After the shock wears off and you’re cleared to give out more information, convey the changes in terms rank-and-file employees can understand, keeping in mind that they often come from diverse educational and cultural backgrounds, Bock says.
How you com-municate to employees is important as well. Give employees many opportunities to voice their concerns. The changes at Lillian Vernon were relayed to employees through e-mails, the company’s newsletter and a town-hall-style meeting with the company’s new chairman, Strauss Zelnick, who spoke to employees and fielded their questions.
“It’s always important to constantly be sensitive to employee concerns, even concerns that may be far-fetched,” Hochberg says. In Lillian Vernon’s case, employees expressed fears that the company headquarters might be moving to Manhattan or to Virginia Beach, Va., where the company’s distribution center and call center are located.
At Dole, the HR de- partment fielded questions on the differences between public and private companies, how the change would affect an employee personally and whether the move would change the company’s strategic direction, Hagen recalls. Most of Dole’s employees had never worked at a private company. “It was a little bit of a mystery if there was any difference or not.”
For questions on stock options, purchase plans and other financial matters, Quintiles’ Russell recommends having an attorney help prepare a question-and-answer forum. “Don’t let business leaders go extemporaneous on you,” and risk them giving out misleading or wrong information.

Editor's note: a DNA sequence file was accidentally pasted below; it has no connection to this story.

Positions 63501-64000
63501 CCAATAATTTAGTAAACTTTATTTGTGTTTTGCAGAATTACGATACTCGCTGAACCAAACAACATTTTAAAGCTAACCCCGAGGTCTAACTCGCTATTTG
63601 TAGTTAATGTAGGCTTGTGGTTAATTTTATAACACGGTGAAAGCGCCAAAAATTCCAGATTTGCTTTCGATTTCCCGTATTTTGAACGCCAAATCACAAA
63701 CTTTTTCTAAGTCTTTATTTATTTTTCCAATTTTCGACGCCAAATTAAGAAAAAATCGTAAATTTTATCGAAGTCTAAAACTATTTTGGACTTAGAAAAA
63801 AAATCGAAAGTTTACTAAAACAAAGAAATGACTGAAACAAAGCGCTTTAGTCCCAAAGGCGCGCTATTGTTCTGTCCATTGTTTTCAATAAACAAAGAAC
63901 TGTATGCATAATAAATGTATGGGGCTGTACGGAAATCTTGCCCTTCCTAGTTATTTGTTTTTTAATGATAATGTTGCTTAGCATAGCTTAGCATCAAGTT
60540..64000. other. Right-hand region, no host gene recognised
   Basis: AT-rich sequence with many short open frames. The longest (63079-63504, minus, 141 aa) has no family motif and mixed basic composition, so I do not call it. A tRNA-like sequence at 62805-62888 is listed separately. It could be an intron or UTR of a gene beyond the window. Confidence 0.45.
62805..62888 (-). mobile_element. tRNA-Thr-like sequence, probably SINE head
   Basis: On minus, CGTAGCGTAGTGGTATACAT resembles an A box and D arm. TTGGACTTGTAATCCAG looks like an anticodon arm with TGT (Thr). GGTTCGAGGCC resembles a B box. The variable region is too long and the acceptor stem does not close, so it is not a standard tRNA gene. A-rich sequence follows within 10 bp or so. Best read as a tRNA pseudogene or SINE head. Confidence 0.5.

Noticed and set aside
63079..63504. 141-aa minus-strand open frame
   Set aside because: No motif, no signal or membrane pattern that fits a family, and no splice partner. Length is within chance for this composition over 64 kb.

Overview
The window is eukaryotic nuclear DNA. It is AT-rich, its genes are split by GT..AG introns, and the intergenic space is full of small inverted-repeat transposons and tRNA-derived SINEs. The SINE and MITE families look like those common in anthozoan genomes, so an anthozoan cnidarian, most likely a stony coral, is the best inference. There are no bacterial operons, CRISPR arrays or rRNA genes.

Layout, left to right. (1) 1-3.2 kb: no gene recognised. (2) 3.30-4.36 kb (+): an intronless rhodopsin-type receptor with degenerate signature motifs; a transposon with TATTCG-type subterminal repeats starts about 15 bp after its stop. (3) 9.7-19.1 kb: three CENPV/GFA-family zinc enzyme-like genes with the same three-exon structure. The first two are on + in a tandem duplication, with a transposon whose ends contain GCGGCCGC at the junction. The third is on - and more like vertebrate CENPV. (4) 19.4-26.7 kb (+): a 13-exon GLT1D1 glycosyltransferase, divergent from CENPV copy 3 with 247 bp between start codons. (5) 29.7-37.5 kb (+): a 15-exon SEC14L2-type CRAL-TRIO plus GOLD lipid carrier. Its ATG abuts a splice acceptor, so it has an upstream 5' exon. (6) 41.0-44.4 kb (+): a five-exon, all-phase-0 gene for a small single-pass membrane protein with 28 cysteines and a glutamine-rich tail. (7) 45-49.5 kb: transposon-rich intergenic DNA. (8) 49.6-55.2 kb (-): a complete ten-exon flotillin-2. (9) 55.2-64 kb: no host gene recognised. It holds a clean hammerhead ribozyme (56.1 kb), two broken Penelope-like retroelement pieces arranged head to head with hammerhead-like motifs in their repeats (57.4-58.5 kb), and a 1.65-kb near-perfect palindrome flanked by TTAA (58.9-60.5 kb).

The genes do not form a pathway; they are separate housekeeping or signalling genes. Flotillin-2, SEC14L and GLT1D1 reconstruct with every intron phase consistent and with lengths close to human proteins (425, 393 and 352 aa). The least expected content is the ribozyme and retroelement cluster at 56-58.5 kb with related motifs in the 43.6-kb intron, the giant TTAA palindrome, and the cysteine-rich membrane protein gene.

For employees who have company stock in their 401(k) plans, or who have purchased it privately, companies should emphasize the way employees will profit, suggests Jack Lord, a partner in the Orlando, Fla., office of Foley & Lardner, which specializes in labor and employment law. For example, if the stock is being traded at $10 a share, and auditors value it at $15 a share, an employee’s retirement fund will rise in value because of the buyout.
Whatever aspect of the transaction you deal with, planning ahead can help you manage internal communications more effectively. But in this high-tech age, Quintiles learned that communication doesn’t come just from the inside. While the company was going through its transition, web sites frequently posted information and rumors that the company couldn’t address, Russell says. “During the [intermittent] silent periods, you can’t communicate. That doesn’t keep the [Internet] bloggers from doing that. Now every employee with access to the Internet can pick up any rumor they want.”
Responding to the rumors can be “tricky,” he says, but corporate leaders need to keep focused on the key message points—that employees should get the job done, focus on the task at hand and believe in management.
Bock says that having trust in management is one of the keys in the transaction. “Naysayers out there will always want to bring that up—‘What are you hiding?’ ’’ she says. “HR needs to expect these questions and have answers to them.”
A major concern for HR in this process is how to motivate, reward and retain executives and rank-and-file employees without the use of stock grants and stock options. Companies must have a desirable option to present to employees when announcing the loss of those financial rewards.
When Boyd Brothers Transportation went private, the move affected both senior executives, who held stock options, as well as lower-level employees, who had Boyd Brothers stock in their 401(k) plans. Now the company is looking at setting up bonus incentives based on performance for top managers and possibly implementing a profit-sharing plan for those leaders.